On social media:
Jarred: Social media is important but needs to be used strategically. It is important not to overwhelm or bombard. You need a well-rounded social media strategy and you can’t lose that. I think its nice when you can create a fan base with bloggers and develop a relationship with that type of media, so it’s third-party promotion. Then you get their readership as opposed to only your customer base.
Stefan: Aside from shows, the most powerful tool to promote yourself is through social media. Shows cost a lot of money, after all. A lot of my shows can be seen in other countries now solely because of social media. A Vogue ad 20 years ago would cost $200k. One show now means huge exposure thanks to social media.
On the potential pitfalls of starting a business:
Mark: Some of the pitfalls of business are when businesses grow too fast. You need to be ambitious but prudent at the same time. It’s all about balance. You need to grab a hold of the market, but not the country all at once. Target your city first.
Jarred: No matter what, you need a quality product. With the entire process now online, your ego can’t become larger than your collection. Sometimes, you can read the positive press about yourself and believe it all. It can get to your head. Remember who you are. The hype can become contagious and a pitfall.
Greg: As a small business owner, you don’t have all of the expertise. There is so much that goes into managing a label, from legal to paperwork and customs when getting your stuff across borders. IMG helps from the supply chain POV.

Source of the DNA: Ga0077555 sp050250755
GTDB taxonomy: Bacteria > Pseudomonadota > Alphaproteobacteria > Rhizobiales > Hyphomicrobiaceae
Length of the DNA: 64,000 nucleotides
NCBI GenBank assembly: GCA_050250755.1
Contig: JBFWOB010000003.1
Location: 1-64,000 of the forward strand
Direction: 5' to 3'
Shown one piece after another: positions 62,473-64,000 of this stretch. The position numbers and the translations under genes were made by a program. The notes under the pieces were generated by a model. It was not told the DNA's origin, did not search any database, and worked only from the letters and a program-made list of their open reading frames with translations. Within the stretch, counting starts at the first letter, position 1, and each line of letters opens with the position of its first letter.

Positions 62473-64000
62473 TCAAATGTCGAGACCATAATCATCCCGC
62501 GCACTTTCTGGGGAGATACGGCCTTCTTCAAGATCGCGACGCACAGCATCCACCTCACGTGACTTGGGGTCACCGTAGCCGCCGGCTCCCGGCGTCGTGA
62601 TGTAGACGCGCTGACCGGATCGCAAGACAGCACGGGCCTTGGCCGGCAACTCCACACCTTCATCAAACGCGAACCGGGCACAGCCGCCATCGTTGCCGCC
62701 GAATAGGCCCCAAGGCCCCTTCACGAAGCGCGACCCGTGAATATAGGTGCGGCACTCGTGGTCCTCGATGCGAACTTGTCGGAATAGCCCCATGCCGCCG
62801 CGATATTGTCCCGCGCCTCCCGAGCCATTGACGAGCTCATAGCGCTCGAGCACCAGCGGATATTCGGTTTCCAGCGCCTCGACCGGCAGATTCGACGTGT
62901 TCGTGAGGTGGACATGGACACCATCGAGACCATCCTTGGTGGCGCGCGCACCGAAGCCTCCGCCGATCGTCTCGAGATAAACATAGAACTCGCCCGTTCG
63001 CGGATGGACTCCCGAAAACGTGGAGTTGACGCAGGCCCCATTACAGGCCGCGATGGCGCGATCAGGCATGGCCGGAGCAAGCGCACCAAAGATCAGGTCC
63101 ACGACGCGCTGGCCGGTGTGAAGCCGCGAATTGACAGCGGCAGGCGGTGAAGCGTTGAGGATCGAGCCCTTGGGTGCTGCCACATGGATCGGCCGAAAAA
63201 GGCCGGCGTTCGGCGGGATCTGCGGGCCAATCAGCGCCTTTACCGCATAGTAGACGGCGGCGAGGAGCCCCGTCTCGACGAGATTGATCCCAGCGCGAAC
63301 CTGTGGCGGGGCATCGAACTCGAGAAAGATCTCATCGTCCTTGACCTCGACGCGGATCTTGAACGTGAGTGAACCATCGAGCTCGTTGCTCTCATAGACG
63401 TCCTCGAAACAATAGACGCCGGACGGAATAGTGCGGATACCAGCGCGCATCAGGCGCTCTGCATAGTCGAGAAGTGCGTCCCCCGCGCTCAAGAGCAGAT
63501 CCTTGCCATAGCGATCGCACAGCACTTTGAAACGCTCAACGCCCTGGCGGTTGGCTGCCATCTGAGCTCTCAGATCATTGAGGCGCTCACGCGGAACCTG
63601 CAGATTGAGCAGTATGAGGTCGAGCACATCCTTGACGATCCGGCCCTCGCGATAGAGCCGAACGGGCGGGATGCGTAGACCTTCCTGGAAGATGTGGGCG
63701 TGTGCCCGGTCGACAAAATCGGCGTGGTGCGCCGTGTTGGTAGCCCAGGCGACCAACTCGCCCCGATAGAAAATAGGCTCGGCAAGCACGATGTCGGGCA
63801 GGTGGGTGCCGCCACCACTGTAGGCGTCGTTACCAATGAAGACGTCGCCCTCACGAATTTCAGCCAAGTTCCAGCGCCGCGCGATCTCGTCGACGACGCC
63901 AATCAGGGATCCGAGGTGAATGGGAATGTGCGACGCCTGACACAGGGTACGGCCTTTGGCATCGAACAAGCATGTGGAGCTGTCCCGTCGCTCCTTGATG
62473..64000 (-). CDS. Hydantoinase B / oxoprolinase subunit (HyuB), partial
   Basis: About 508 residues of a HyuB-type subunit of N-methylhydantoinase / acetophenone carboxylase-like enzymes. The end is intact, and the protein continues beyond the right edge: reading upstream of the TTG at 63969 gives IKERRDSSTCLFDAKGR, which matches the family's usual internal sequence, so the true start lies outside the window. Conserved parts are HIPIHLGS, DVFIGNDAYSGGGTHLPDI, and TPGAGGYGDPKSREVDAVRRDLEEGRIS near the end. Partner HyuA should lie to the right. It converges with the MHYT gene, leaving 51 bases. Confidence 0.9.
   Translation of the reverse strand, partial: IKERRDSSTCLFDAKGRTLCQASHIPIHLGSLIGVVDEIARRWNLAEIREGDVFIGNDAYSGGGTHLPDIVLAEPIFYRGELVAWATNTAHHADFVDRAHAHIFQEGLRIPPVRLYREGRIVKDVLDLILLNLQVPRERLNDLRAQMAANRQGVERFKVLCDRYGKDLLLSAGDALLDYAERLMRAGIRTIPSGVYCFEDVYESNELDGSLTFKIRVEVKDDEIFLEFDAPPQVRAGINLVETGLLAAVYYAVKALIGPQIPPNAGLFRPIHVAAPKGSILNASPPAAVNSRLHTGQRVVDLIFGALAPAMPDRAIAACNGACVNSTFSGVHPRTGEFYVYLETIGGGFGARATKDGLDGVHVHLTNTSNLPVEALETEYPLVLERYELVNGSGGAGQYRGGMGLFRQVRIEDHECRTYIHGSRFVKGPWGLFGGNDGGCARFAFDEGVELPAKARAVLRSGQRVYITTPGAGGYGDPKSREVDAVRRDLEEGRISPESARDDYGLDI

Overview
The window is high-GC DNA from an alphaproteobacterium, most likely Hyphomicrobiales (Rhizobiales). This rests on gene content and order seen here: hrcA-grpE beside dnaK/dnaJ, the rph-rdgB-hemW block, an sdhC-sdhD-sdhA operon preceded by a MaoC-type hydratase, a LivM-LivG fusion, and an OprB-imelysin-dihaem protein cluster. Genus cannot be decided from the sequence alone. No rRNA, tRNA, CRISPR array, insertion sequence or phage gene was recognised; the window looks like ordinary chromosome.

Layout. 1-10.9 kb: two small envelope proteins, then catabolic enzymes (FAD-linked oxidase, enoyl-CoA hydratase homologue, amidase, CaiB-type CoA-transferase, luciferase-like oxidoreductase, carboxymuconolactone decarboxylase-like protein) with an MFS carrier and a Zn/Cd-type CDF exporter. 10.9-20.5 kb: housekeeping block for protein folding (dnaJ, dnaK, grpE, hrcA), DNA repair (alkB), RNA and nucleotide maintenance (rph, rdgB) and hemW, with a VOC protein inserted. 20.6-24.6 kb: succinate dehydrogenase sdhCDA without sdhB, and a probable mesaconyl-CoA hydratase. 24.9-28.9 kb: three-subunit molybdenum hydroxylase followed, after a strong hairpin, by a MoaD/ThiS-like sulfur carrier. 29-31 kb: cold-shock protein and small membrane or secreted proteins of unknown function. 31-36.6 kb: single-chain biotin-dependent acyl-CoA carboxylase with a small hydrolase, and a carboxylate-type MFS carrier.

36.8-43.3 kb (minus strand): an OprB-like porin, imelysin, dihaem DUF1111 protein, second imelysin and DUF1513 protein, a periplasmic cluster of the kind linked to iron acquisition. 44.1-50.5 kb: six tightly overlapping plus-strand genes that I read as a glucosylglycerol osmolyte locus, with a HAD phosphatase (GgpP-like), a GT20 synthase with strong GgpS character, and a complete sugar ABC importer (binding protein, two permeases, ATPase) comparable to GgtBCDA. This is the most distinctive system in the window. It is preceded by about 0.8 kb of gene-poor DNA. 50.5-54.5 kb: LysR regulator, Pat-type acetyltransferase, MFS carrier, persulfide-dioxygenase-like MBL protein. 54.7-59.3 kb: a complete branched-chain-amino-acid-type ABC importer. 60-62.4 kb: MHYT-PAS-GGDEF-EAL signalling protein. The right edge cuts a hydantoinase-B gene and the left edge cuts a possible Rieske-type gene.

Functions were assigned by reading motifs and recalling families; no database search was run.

Jarred: Retailers don’t give you a second chance. Often the foundation to business is in your own backyard, so don’t jump borders too quickly. Be strategic, the competition is stiff. For example, 5000 students graduate from fashion programs in the UK each year. Fashion shows are only one way to showcase your brand. Take advantage of other forms of entertainment like film and events, along with shopping nights and the various online platforms.
Stephan: Now more than ever it’s so easy to create your own content yourself and to shoot your own content. Each time we travel, we make a look book and send it to our blogger relations.
On fashion shows:
Jarred: Work with friends and family to begin when it comes to the fashion show as you’re forming your long-term partnerships. The most important thing is consistency with the vision. You can’t cut corners easily when it comes to a fashion show. You need quality models, and quality photos and videos so that you may use those for six months of marketing. It’s worth the investment.